UAE banks benefit from US Fed rate rises

Emirates NBD bank reported one of the largest increases in interest income this year. (Reuters)
Updated 18 November 2018
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UAE banks benefit from US Fed rate rises

  • With the dirham pegged to the US dollar, the actions of the US central bank have a direct impact on interest rates charged by UAE banks
  • With another Fed rate hike potentially on the horizon in December, analysts said the Gulf country’s banks could find it harder to keep ramping up the cost of borrowing

LONDON: Banks in the UAE are reaping the benefits of the US Federal Reserve’s three rate rises so far this year, with healthy increases in net interest incomes helping bolster profits.
With the dirham pegged to the US dollar, the actions of the US central bank have a direct impact on interest rates charged by UAE banks.
The UAE Central Bank last increased its repo rate by 25 basis points and raised interest rates on certificates of deposit on Sept. 26 to bring it in line with the Fed’s earlier move.
With another Fed rate hike potentially on the horizon in December, analysts said the Gulf country’s banks could find it harder to keep ramping up the cost of borrowing for their corporates or individual clients.
“Due to ample liquidity in the system, supported by high crude prices, banks are struggling to pass the rate hikes to customers,” said Chiradeep Ghosh, research analyst at Sico Bank in Bahrain.

 

 “We expect UAE banks to report only a modest (net interest margin) expansion, despite a likely three to four more Fed rate hikes by the end of 2019.”
In the last reported quarter, UAE banks revealed increases in net interest income of varying degrees.
Banks’ profitability is typically driven by net interest income, which accounted for 69 percent of the UAE sector’s total net revenue in 2017, according to a Oct. 3 Moody’s Investors Services report.
Dubai-headquartered Emirates NBD reported one of the largest increases in interest income this year.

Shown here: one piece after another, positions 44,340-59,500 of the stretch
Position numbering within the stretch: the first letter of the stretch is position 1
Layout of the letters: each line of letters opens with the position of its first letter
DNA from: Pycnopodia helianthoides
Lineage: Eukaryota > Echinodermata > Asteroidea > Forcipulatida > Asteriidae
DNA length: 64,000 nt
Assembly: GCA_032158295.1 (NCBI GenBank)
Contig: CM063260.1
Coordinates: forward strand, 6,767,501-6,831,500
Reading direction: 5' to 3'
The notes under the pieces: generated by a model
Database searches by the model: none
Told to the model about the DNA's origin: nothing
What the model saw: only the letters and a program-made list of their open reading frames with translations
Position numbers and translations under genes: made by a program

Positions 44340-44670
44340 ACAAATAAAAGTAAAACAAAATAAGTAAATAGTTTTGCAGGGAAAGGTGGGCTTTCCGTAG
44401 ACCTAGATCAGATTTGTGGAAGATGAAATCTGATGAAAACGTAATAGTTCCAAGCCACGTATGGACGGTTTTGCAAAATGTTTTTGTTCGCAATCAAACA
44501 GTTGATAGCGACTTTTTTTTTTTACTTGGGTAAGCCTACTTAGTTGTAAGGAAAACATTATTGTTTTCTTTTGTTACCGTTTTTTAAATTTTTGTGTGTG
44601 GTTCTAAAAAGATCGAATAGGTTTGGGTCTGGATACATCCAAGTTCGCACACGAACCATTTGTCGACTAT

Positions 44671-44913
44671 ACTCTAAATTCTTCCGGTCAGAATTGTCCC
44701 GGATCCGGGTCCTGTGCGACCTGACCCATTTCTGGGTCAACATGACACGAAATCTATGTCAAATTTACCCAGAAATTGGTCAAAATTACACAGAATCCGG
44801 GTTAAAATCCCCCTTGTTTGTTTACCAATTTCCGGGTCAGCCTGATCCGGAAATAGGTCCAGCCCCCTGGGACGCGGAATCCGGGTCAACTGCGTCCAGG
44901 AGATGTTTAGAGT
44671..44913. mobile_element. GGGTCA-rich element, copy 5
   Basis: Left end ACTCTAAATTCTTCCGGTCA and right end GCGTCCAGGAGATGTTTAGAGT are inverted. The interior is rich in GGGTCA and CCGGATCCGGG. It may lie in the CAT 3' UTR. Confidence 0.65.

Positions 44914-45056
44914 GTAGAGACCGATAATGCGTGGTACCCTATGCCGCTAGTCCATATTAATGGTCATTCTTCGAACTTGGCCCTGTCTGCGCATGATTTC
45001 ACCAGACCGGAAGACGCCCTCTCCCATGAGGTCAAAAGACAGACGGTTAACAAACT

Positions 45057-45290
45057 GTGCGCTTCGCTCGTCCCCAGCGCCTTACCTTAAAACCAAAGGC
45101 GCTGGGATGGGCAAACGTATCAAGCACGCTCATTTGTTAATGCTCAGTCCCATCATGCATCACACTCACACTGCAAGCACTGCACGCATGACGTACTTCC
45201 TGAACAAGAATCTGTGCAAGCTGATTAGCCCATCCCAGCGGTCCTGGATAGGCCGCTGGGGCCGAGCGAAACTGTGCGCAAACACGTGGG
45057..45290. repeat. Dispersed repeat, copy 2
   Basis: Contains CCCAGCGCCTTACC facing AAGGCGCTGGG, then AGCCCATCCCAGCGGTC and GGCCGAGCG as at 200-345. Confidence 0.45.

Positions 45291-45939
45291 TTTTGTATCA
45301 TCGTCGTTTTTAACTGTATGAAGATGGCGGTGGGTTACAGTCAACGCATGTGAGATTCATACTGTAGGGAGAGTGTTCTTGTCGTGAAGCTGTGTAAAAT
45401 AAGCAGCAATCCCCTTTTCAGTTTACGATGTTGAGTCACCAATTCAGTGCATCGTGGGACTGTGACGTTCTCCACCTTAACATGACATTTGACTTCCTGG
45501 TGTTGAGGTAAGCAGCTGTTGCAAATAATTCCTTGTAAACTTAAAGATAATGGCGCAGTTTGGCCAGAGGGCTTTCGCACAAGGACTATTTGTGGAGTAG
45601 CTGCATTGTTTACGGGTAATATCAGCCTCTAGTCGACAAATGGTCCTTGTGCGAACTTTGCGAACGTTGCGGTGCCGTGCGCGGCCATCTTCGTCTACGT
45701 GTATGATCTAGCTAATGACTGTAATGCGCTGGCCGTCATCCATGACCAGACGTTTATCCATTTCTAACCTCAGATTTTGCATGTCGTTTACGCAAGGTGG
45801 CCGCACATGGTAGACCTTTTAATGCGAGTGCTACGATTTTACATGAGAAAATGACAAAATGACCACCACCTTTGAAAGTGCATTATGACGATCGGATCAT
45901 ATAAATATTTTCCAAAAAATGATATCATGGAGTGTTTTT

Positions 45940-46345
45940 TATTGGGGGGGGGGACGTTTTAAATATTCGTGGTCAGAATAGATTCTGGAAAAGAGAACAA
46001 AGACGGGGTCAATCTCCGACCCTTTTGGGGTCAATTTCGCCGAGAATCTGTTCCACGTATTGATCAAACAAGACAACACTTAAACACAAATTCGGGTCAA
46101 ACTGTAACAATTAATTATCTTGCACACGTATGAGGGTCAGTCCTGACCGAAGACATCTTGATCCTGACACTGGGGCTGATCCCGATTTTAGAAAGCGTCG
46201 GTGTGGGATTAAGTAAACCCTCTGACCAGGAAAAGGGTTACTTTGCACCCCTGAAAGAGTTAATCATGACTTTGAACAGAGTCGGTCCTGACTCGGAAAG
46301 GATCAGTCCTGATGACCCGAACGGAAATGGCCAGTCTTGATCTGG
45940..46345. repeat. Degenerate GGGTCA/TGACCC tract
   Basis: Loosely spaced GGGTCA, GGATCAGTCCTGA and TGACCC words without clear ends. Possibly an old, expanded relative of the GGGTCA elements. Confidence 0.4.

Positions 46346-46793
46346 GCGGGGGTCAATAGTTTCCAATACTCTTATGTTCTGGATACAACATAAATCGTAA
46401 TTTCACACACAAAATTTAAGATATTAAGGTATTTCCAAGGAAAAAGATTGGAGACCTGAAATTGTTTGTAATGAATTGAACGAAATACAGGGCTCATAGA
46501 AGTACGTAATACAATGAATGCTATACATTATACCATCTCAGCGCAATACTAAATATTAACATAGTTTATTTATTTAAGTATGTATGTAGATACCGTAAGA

The bank posted net profits of 7.7 billion dirhams ($2.1 billion) for first nine months of the year, 24 percent up year-on-year. This increase was supported by 9.5 billion dirhams in net interest income, a 19 percent increase on the previous year. In contrast, non-interest income dropped 2 percent for the same time period.
First Abu Dhabi Bank (FAB) reported smaller increases, with net interest income reaching 9.75 billion dirhams for the first nine months of the year, marginally up by 0.1 percent.
The increase was slightly more noticeable in the third quarter alone, jumping by 1.2 percent compared to Q3 last year, according to its Oct. 23 statement.
FAB said net interest income was “broadly stable” due to “strong business volumes and rate hike benefits,” according to a bank presentation.
Dubai-based Mashreq Bank said its net interest income, combined with Islamic financing income, climbed by 4.5 percent in the first nine months year-on-year to reach 2.8 billion dirhams, according to a Oct. 21 filing.
Analysts said the increase in the banks’ interest-related income has helped to counter some of the risk of rising funding costs looming over banks.
“We expect that rising interest rates will increase system-wide net interest margins as banks’ higher gross yields outweigh the increase in funding costs,” Moody’s said.
Continued rate hikes could, however, start to affect the financing costs for corporate and individual borrowers and be a drag on economic growth, analysts said.
“Rate hikes would definitely dent the borrowing appetite of UAE corporations and the banks would not be left with much option but to lower their spread over interbank rate which they charge corporates,” said Ghosh.
“The capacity of UAE companies to bear higher debt burden would eventually depend on the economic activities in the UAE. A weak economic environment, along with a surge in higher funding cost may lead to pick up in delinquencies,” he said.
Ehsan Khoman, head of regional research and strategy at MUFG, based in Dubai, said the country should be able to absorb the impact of higher interest rates for now.
“Rising interest rates are unlikely to derail the UAE’s benign economic growth outlook in the near-term. The impact of higher rates should be more than offset by government stimulus. Having said that, it’s an additional factor to consider that GDP growth will remain weak by historical standards,” he said.
Some UAE companies have already reported higher financing costs in their latest Q3 results.